This was fun. Wish there were more submissions – having to write up random blog posts forces me to revisit forgotten subjects and explore new ones: I'd never brave a post on metabolic regulation on my own! By not submitting, y'all are having a deleterious effect on my education... ;-)

The next edition will be hosted by our resident microbiologist @labratting at Lab Rat, and she better get more than three submissions... come on, we do so much molecular biology in almost every field of biology! Write 'er up, dammit!

Protists gone motile! (and a Euglenid metaboly video)

So I caved and got me a Youtube account, partly inspired by a comment in the previous post. Accumulated half a metric shit ton of random protist videos by now, and compressing them for Bloggers crappy video sharing system would take way too much time, and I barely have the time to grab stills and post them here. So finally there's a suitable outlet for my raw video data – maybe someday when I'm not going completely insane and falling behind on a million things I didn't really have time for in the first place, I may put together a properly edited video. But don't hold your breath for it...

We have some pretty awesome microscopy and video equipment in the lab, and I'm lucky to have a PI nice enough not to mind some of us using it to fuck around with random samples in the middle of the night. I hope it may help bring the microbial world a little closer to you, and add a whole new dimension of time to our protists.

Let's start off with some euglenid metaboly, since it's quite hard to talk about without seeing it. Actually, the true reason is that it's about the first thing my cursor landed on when I opened my pile of videos for file conversion. But just as we ascribe purpose to evolutionary happenings, we can likewise ascribe purpose to my selection here ;-)

Since I'm lazy and behind on about a million things (to the point where I must mention it twice), just gonna copy the short description I wrote for this bug on the YouTube page. Enjoy!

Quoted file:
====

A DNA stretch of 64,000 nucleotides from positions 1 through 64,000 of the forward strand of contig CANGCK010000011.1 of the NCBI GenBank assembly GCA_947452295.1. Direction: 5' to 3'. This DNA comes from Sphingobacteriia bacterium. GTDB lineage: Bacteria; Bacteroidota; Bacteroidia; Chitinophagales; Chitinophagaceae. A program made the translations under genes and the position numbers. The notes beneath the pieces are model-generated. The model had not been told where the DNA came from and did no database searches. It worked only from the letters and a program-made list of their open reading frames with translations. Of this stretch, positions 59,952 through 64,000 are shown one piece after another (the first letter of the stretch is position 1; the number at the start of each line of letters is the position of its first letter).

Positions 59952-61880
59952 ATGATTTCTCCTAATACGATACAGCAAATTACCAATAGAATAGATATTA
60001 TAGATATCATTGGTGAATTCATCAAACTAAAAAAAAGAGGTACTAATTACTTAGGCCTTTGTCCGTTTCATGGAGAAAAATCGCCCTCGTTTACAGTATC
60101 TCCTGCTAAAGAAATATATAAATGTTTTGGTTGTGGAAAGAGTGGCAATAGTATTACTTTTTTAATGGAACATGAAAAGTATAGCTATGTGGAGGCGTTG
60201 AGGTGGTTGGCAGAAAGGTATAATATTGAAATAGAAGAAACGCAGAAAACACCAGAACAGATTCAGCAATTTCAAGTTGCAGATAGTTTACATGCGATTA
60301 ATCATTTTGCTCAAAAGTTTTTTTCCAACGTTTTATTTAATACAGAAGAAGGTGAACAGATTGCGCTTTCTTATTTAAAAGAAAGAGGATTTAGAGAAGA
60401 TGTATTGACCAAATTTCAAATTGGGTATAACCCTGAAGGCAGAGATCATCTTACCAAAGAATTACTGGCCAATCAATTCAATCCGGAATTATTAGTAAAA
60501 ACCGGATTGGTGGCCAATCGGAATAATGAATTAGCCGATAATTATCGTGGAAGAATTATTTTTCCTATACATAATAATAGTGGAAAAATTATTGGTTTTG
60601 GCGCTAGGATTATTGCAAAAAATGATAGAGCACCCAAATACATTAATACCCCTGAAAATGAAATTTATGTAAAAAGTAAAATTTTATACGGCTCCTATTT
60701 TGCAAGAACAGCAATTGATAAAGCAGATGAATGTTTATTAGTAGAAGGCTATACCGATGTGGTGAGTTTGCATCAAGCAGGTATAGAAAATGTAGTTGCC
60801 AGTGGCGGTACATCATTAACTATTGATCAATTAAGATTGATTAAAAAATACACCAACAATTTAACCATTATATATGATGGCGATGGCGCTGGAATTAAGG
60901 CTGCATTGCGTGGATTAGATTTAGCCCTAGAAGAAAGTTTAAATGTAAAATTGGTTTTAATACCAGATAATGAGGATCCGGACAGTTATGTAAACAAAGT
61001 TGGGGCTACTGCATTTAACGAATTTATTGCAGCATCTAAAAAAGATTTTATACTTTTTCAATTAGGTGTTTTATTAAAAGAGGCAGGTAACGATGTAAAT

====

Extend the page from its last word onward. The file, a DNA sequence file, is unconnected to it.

This is a heterotrophic euglenid, perhaps a Peranema sp., exhibiting metaboly in all its splendour. The cell might be slightly squashed or otherwise damaged, keeping the flagellate conveniently in one place. The clear vesicle near the base of the flagellum that grows and shrinks is the contractile vacuole, the flagellate's analogue of the animal secretory system. At the tail end are refractile starch granules used to store energy.

Metaboly is a form of cell movement that is most famously exemplified by ciliates, but also known in some other flagellates. It appears to be caused by the specific arrangement of microtubule (cell skeleton) bundles at the cell periphery, and greatly enhanced by the 'armour plates' of the euglenid surface, which is lined with long pellicle strips going from the flagellar insertion all the way to the tip of the 'tail' -- as the cell twists about, the strips slide against each other and result in this movement. Euglenids with fused pellicle strips, like Phacus, are incapable of metaboly. The function of this movement is unknown, and there may not be any in particular.

The hairy thing next to the euglenid is a badly mangled ciliate.

Freshwater, Apr 2011, Vancouver
And please let me know if you have any requests, comments or suggestions for these videos. I'm new to the world of moving pictures (instead I see videos as image sequences, like any proper cell biologist ought to...), so I'm in an even greater state than usual in not knowing what the hell I'm doing.